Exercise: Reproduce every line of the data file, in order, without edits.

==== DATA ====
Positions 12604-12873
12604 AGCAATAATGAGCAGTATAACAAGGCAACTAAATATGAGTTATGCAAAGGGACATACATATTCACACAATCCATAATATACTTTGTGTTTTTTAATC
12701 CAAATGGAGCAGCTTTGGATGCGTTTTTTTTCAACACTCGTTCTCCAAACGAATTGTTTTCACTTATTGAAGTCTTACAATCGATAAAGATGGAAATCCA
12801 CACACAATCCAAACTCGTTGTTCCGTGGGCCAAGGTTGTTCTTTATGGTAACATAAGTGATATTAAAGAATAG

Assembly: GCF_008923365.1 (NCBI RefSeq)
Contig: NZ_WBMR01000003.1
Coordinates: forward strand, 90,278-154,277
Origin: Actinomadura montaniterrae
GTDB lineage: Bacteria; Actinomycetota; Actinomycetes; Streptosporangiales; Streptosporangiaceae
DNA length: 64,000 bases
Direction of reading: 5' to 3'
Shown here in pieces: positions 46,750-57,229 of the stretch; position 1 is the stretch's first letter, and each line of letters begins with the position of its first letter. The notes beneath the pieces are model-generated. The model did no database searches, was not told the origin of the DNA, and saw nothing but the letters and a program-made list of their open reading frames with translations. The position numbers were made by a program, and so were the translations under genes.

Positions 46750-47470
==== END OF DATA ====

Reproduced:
Positions 12604-12873
12604 AGCAATAATGAGCAGTATAACAAGGCAACTAAATATGAGTTATGCAAAGGGACATACATATTCACACAATCCATAATATACTTTGTGTTTTTTAATC
12701 CAAATGGAGCAGCTTTGGATGCGTTTTTTTTCAACACTCGTTCTCCAAACGAATTGTTTTCACTTATTGAAGTCTTACAATCGATAAAGATGGAAATCCA
12801 CACACAATCCAAACTCGTTGTTCCGTGGGCCAAGGTTGTTCTTTATGGTAACATAAGTGATATTAAAGAATAG

Assembly: GCF_008923365.1 (NCBI RefSeq)
Contig: NZ_WBMR01000003.1
Coordinates: forward strand, 90,278-154,277
Origin: Actinomadura montaniterrae
GTDB lineage: Bacteria; Actinomycetota; Actinomycetes; Streptosporangiales; Streptosporangiaceae
DNA length: 64,000 bases
Direction of reading: 5' to 3'
Shown here in pieces: positions 46,750-57,229 of the stretch; position 1 is the stretch's first letter, and each line of letters begins with the position of its first letter. The notes beneath the pieces are model-generated. The model did no database searches, was not told the origin of the DNA, and saw nothing but the letters and a program-made list of their open reading frames with translations. The position numbers were made by a program, and so were the translations under genes.

Positions 46750-47470